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Takezo
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« Reply #21 on: May 14, 2007, 02:02:11 PM »

Pretty boring game. I'm not going to bother finishing it because I don't have that wierd gamer mentality that allows me to slug through 100 hours of crap for a lame payoff. Balthier was great though. The game is just too big for its story.
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Prime Mover
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« Reply #22 on: May 14, 2007, 04:05:16 PM »

Quote from: "Dincrest"
Stuff

I wouldn't say that Balthier or Basch really developed any more than anyone else, they maybe have just been more interesting and gotten more screen time. In fact, I think Balthier's persona is completely incapable of developement at that point in his life. He was wise and cocky in the beginning, and he was wise and cocky at the end. He allowed more of himself to be exposed to the other characters once he got to know them, and the time came for him to speak up, but all in all, he really didn't develope at all. I really like him because he's the first RPG character I've ever seen who is both cocky and wise at the same time... usually those two attributes tend to counter each-other, and are found in different characters. Not only that, but he's cocky in his wisdom, which I found very fun. I think that's why he's so universally likable as a character.

I think Vaan and Ashe still developed the most out of all the characters... if just a tiny bit. Vaan came to terms with his "rogue" side, and how immature it was ("I wanna be a sky pirate!") and Asche became a little more open and less rash. Though, the changes were fairly minor, they developed a little more than the others, who were pretty confident in who they were from the start.

I think we need to separate the difference between character developement and character portrayal. FF12 had fairly decent character portrayal... you got a good sense of who everyone was, but none of them particularly developed throughout the game. That's not neccessarilly a bad thing, as how many earth-shattering changes are going to take place in someone's life over a, what, 6 month time span?

Quote from: "Macca"
Stuff

I really liked the license board... but, I think it could have been a lot smaller with a lot larger goals. Something in which you strive for a group of related skills and stats, but by doing so, you have to move farther away from others. I think they're on the right track, but they should have just grouped alot of the smaller priced ones together, and maybe made all of the squares 100 points. It would take a total revision, and basically a new system, so we'll see what they do next.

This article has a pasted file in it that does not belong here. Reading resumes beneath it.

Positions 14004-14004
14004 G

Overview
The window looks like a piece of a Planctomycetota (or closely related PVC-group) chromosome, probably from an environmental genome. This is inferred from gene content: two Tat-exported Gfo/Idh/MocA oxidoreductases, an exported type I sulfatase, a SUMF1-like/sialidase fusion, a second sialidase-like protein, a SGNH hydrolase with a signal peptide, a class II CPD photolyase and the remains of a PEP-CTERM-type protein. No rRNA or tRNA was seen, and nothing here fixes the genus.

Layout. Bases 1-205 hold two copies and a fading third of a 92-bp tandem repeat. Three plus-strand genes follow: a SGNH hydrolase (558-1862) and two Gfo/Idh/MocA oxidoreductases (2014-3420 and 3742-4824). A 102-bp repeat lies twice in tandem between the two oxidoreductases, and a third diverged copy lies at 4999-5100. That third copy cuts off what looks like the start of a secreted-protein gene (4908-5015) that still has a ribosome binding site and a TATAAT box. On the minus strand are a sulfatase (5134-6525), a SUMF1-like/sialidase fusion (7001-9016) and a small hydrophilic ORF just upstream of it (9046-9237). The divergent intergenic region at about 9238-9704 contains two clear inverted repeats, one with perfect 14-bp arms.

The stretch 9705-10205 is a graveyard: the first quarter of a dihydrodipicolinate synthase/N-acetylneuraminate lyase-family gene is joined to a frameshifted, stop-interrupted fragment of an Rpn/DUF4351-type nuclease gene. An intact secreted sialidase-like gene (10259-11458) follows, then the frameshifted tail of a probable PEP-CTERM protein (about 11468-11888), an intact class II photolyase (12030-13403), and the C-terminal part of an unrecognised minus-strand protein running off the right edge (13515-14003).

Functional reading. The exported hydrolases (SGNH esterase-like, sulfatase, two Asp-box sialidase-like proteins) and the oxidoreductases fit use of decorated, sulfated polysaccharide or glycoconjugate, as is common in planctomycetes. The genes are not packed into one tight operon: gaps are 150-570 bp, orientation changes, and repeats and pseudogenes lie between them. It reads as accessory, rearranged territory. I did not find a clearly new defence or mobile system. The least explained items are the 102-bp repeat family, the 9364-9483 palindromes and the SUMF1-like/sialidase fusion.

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« Reply #23 on: May 14, 2007, 05:11:56 PM »

Her name is Ashe goddamnit.
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Esper_Crusader
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« Reply #24 on: May 14, 2007, 05:38:04 PM »

I think it's a great game and I really enjoy it but for 2 things: First, I find that the gaps between story segments are too far apart. There could be a 2 or 3 minute cutscene/story sequence, then a few hours travel time or grinding. I found myself forgetting what happened or what was going on from time to time. Secondly, the summons are next to useless:P
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Prime Mover
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« Reply #25 on: May 14, 2007, 05:41:21 PM »

I agree, the summons were so incredibly worthless that even when I thought, "should I try it out?" I immediately thought to myself, "no... that would be a waste of time and entirely too stupid."
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« Reply #26 on: May 15, 2007, 02:54:16 AM »

I agree with the whole 'this doesn't feel like an FF' notions myself. There's several things, from the major to the minor, that make it feel completely different from, well, the entire series except perhaps for XI really. Even with the obvious system changes (That's always a part of FF anyway), stuff like Hitoshi Sakimoto composing just make it feel very different. All the FFs have been distinctive, but this seems to lack the vibe that I got even from FFVIII ultimately.
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« Reply #27 on: May 15, 2007, 04:44:48 AM »

FFXII didn't feel like FF to me either. I don't mean that in a bad way -- at least partially because i have no idea what ff feels like, given that i never grew up with that series and started with VII, which was arguablly the point where the series lost some of its FFishness (Or probably VI, really. V to VI had a really noticable stylistic shift, I'd say).
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« Reply #28 on: May 15, 2007, 11:00:31 AM »

What is FF supposed to "feel" like anyway? The series has the reputation of being probably one of the biggest series to make huge changes with each new installment in the industry.
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« Reply #29 on: May 15, 2007, 11:14:45 AM »

I'm more or less with Ash on this one. I see no difference in FFXII's feel from say, FFIV or VI. It IS different from the pop-culture bullshit they threw at us with X and X-2, and the more modern takes in VII and VIII, but not a far jump from the classic tropes of IX.